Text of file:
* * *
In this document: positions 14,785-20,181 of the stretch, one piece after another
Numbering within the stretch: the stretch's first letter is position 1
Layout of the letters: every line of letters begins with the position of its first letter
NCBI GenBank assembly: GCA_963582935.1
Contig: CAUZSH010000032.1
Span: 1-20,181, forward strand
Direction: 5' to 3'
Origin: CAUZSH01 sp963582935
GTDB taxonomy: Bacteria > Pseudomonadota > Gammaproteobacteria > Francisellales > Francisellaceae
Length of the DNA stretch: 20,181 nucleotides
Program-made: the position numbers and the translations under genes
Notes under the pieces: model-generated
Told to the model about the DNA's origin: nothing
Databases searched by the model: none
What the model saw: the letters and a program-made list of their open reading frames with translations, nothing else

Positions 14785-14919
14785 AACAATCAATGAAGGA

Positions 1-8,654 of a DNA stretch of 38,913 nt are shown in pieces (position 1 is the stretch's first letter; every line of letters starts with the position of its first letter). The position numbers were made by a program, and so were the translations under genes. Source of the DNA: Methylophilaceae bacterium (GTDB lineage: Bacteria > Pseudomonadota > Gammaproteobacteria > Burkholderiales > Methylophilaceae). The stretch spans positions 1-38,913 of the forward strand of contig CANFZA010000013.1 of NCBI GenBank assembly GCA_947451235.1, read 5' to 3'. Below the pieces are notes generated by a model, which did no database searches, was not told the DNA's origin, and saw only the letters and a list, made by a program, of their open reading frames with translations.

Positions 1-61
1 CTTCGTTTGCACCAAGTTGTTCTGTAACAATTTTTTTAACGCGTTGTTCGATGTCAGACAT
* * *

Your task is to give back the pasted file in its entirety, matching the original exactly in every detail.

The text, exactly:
In this document: positions 14,785-20,181 of the stretch, one piece after another
Numbering within the stretch: the stretch's first letter is position 1
Layout of the letters: every line of letters begins with the position of its first letter
NCBI GenBank assembly: GCA_963582935.1
Contig: CAUZSH010000032.1
Span: 1-20,181, forward strand
Direction: 5' to 3'
Origin: CAUZSH01 sp963582935
GTDB taxonomy: Bacteria > Pseudomonadota > Gammaproteobacteria > Francisellales > Francisellaceae
Length of the DNA stretch: 20,181 nucleotides
Program-made: the position numbers and the translations under genes
Notes under the pieces: model-generated
Told to the model about the DNA's origin: nothing
Databases searched by the model: none
What the model saw: the letters and a program-made list of their open reading frames with translations, nothing else

Positions 14785-14919
14785 AACAATCAATGAAGGA

Positions 1-8,654 of a DNA stretch of 38,913 nt are shown in pieces (position 1 is the stretch's first letter; every line of letters starts with the position of its first letter). The position numbers were made by a program, and so were the translations under genes. Source of the DNA: Methylophilaceae bacterium (GTDB lineage: Bacteria > Pseudomonadota > Gammaproteobacteria > Burkholderiales > Methylophilaceae). The stretch spans positions 1-38,913 of the forward strand of contig CANFZA010000013.1 of NCBI GenBank assembly GCA_947451235.1, read 5' to 3'. Below the pieces are notes generated by a model, which did no database searches, was not told the DNA's origin, and saw only the letters and a list, made by a program, of their open reading frames with translations.

Positions 1-61
1 CTTCGTTTGCACCAAGTTGTTCTGTAACAATTTTTTTAACGCGTTGTTCGATGTCAGACAT